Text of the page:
FORTUNE -- I heard a new expression today: F-commerce. The "F" is for Facebook, and it refers to transactions that happen in that alternative universe that isn't merely the web, isn't specifically mobile and most definitely is not a physical store. Rather, it's commerce on that friendly service that is crowding out every other so-called platform for digital communications.
The earliest manifestation of F-commerce was Zynga, the "social" gaming company. Zynga is social in that its relatively primitive games are free and happen mostly on Facebook. The money comes from the bizarrely counterintuitive yet incredibly lucrative transactions involving virtual currency: the purchase of goods and services that only work in the game. When Zynga files its widely anticipated IPO documents, the world will see just how much money can be made on the F-platform. More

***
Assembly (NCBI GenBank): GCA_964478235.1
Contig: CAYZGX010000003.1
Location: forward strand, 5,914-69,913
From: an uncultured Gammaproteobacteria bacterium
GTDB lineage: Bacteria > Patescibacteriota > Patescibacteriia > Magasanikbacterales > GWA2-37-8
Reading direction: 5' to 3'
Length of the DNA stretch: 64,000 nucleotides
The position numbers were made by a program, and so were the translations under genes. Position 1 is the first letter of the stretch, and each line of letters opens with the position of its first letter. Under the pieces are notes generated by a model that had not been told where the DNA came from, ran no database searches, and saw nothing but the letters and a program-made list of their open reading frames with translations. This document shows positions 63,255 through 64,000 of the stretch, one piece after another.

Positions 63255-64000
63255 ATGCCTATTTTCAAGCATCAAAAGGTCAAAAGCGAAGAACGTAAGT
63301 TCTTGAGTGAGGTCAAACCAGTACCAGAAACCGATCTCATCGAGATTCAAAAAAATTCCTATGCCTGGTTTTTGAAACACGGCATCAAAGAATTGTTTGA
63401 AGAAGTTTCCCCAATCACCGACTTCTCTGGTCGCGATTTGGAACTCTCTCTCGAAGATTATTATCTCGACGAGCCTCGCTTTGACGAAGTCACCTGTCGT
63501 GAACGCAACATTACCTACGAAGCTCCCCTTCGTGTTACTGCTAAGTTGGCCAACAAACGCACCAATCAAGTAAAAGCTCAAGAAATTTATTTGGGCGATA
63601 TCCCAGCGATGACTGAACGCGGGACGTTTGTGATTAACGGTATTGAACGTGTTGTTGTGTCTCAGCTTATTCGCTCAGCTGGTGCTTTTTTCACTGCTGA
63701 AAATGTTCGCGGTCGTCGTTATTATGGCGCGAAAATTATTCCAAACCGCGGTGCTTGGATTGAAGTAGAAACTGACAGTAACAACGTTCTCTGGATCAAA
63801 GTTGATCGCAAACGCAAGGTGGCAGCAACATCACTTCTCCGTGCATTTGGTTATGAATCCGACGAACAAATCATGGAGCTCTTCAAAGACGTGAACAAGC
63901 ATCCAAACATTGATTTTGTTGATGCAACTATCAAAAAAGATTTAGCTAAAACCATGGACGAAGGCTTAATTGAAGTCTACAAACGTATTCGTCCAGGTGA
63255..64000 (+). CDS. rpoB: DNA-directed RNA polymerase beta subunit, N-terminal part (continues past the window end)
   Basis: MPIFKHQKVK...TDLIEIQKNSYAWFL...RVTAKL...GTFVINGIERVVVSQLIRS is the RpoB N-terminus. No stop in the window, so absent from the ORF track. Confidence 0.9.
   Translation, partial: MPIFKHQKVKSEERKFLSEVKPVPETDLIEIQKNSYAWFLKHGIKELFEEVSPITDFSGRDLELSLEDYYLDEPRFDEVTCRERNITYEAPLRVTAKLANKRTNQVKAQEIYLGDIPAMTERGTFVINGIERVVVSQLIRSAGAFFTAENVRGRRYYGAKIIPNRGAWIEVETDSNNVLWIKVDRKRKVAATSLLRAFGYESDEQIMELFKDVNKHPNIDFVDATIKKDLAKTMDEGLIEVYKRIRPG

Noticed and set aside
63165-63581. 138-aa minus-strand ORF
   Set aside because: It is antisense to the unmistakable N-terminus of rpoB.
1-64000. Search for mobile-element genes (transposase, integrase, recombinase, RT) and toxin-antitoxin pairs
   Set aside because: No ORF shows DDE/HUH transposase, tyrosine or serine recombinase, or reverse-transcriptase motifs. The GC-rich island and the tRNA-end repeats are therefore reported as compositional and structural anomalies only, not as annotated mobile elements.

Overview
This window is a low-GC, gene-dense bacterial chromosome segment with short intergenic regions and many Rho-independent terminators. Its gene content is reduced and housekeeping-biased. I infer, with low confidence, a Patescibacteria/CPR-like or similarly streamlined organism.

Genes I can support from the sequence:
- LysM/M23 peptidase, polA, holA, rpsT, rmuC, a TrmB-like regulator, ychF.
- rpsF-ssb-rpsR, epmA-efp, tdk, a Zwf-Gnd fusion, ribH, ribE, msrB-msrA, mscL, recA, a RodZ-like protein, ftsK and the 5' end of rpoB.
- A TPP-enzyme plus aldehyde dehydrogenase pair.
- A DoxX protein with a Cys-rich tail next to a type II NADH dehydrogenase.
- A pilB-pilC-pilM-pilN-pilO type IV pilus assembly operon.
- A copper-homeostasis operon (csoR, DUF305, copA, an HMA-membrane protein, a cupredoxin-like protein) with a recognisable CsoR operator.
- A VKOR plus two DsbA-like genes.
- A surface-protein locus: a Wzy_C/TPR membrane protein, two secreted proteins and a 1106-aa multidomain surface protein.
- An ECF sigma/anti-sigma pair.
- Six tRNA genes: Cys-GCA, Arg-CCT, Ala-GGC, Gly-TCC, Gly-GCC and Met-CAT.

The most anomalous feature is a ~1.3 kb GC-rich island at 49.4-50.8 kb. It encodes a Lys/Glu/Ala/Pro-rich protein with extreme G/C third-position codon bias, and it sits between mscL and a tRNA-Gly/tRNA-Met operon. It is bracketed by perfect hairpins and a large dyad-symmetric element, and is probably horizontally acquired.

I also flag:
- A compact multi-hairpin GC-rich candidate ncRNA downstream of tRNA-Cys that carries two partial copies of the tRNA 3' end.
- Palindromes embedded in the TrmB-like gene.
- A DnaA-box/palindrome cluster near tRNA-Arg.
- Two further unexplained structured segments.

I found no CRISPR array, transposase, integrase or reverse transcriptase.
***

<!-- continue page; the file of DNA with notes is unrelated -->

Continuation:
PayPal is working hard to become the gold standard for online payments, chasing down Google and fending off the competition. Meantime, being the apple of eBay's eye, and its subsidiary, hasn't hurt either.
By Dan Mitchell, contributor
This week, PayPal is hosting an event in New York called "Cashless Utopia." PayPal's aim is to usher us in to this utopia by establishing itself as the standard mechanism by which we pay for MORENov 9, 2010 2:54 PM ET
It could have been so much worse for eBay (EBAY). Two weeks after the giant online auction site acknowledged that it had paid far too much for Skype, the Internet phone service, and would be writing off $1.4 billion in charges, the company surprised Wall Street with relatively strong results in the rest of its operations.
After the market closed on Wednesday, eBay reported record revenue of $1.89 billion in the MOREyiwyn - Oct 18, 2007 10:29 AM ET
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